Extending the judicial authority outside the principal cities has always been a problem for Pakistan, forcing the government to relieve some of its desires to appease its citizens. Yet, civilization has always required a social justice system in addition to a legal one. One such orthodox system prevalent across Pakistan is the formation of a jirga. You might have seen news of horrific incidents taking place in places whose names you have never even heard of, all under the jurisdiction of its upstanding jirga.

Many of you might not even be aware of this term, “jirga”. A jirga is an all male tribal council consisting of the most ‘ honourable’ men from the village who sit together to ‘solve’ problems when they occur. Starting out as an institution to preserve justice and morals within the village, the solutions imposed by these jirgas eventually became more authoritative and based on establishing equilibrium. The influence of these jirgas is to such an extent that it would not be wrong to state these hubs of misogynist practices as the leading factor encroaching upon the human and civic rights of individuals. But what is it about these jirgas that despite this they continue to prevail across Pakistan?

Earlier this year, the jirga system was granted constitutional cover by the National Assembly that passed a bill stating “The system exists in the country for the last several years and we are giving it a legal cover.” Seen as a faster and more efficient way of settling property and marital disputes, the jirga system continues to maintain its popularity over the judicial courts. But is this system as good as it seems?

Despite our justice system being slow, inefficient and riddled with corruption, it has never ruled that women be punished for something they never did. It has never declared that a women should be given in marriage as compensation for any ill crimes her family members may have committed. If the jirga system was so perfect, then why did its ruling lead to Mukhtaran Mai having to suffer the indignity of being gang raped and made to walk naked publically? Then, why is the Vani tradition still being kept alive?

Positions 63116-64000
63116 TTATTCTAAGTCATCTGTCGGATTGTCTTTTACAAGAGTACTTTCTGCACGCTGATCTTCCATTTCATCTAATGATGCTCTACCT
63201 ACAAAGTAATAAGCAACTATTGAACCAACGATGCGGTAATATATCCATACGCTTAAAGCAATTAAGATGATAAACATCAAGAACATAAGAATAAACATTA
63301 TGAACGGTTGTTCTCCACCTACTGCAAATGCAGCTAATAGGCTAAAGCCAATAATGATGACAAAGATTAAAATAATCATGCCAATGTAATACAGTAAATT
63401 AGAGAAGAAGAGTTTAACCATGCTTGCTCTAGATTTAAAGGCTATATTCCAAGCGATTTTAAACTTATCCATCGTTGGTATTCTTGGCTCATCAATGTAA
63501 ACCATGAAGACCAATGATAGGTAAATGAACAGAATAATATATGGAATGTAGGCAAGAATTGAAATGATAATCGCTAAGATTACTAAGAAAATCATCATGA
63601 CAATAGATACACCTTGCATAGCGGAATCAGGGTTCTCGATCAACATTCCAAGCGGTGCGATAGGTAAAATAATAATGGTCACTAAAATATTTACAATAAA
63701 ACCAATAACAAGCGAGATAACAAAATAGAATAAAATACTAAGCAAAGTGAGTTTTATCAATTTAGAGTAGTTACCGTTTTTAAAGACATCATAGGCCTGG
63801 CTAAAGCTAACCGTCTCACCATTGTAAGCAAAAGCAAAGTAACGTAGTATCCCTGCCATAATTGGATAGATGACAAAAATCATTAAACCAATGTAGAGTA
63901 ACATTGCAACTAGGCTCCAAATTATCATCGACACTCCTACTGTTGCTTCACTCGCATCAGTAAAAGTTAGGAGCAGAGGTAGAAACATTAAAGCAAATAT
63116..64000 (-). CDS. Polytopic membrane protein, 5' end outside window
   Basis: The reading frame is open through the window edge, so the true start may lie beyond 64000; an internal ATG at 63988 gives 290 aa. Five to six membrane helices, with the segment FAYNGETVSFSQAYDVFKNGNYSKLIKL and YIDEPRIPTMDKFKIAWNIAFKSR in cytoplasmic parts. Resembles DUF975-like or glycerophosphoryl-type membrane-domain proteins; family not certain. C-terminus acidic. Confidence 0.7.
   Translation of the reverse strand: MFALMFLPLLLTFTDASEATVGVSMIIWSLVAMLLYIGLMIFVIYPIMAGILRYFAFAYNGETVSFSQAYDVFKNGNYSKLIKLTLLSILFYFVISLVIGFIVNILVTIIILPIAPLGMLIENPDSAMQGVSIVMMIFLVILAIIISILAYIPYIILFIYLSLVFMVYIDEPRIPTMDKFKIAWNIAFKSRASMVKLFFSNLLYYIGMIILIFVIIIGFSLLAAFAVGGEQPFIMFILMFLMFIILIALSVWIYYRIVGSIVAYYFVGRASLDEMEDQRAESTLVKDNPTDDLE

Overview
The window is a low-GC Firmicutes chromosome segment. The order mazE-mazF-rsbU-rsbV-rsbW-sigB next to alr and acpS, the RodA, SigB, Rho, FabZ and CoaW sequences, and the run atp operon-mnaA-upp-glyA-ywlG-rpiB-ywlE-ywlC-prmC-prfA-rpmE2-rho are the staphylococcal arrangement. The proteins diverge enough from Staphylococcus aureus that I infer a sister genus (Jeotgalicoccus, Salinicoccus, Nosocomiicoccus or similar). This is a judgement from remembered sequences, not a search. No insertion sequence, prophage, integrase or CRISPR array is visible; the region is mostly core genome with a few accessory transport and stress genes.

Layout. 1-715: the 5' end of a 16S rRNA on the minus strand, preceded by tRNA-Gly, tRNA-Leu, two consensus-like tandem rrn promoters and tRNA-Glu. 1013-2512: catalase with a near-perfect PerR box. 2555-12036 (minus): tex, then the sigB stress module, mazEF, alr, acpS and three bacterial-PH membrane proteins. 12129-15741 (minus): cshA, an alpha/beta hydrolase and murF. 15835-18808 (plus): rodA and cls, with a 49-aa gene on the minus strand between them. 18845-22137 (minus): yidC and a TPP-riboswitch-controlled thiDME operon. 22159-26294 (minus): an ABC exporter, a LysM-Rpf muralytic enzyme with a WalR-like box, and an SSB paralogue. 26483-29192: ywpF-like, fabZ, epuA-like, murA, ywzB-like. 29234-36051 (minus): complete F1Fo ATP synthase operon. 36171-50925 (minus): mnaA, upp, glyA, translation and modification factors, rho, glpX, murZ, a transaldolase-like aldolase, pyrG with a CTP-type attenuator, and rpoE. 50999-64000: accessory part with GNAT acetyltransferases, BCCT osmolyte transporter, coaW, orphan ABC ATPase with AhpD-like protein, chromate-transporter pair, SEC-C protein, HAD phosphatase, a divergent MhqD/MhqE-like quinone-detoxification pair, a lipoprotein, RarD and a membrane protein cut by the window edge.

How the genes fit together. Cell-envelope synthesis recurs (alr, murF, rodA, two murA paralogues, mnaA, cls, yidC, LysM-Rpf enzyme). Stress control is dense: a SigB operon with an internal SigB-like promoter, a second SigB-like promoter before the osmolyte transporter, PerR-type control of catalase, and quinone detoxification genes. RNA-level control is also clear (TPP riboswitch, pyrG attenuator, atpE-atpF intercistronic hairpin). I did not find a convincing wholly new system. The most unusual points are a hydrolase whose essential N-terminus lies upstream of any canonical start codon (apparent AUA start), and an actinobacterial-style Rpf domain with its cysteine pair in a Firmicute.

While there are laws that oppose the jirga system in Pakistan, the fact is that they are improperly imposed and women continue to be the subject of brutality and injustice at the hands of these law enforcement agencies. The National Assembly promoting this system and numerous politicians favouring it over the conventional judicial system goes on to show how we have failed as a nation. On one hand we have managed to give a group of uneducated, entitled men the power to dictate what is right and wrong for women to do. While on the other hand we claim that we are properly advocating human rights by treating women equal to their male counterparts. This doesn’t seem hypocritical at all, right?

To proceed even further, the men included in these councils are selected on the basis of pure luck rather than their own merit. Being born into a landlord’s family immediately guarantees you a seat on the local jirga. If this happens to be the case in most areas, it is no surprise that we hear statements such as “The men and the council decided that the same act would be done to the girl. What could we do, in our village disputes are settled like this,” on the news every day. A great majority of the jirgas pass their rulings according to the phenomenon of ‘setting the balance straight’ or ‘getting equal.’

Women are just “collateral” in jirga justice. While injustice against women is particularly highlighted in news regarding jirgas, an important factor about this system is largely ignored: their utter disregard for moral values. Put simply, a jirga comprises of like-minded individuals, who have little exposure and lack knowledge, and no women representation; furthermore, they lack an overseeing body. Consequently, this leads to the belief that the jirgas have the authority to declare whatever they want without being held answerable to anyone. This often leads to decisions being whimsically taken and serving to withstand conflict rather than solving the upstanding issue.

In short, it can be said that no hard line laws exist. Justice is not served, compensation is. The individual does not hold priority; the tribe does...the ones in authority do...

While those who have lived under this system for their entire lives have learned to accept it as their fate, it is detrimental to us as a nation to do the same. We must realise that they too are a part of us, a part of our nation. That is why it is important for those of us who can raise their voice to do so and those who can take action and bring about a change to do their part. It is our duty to ensure the provision of justice.

Not justice for one but justice for all!

 

The writer is currently a student of A Levels at Aitchison College Lahore.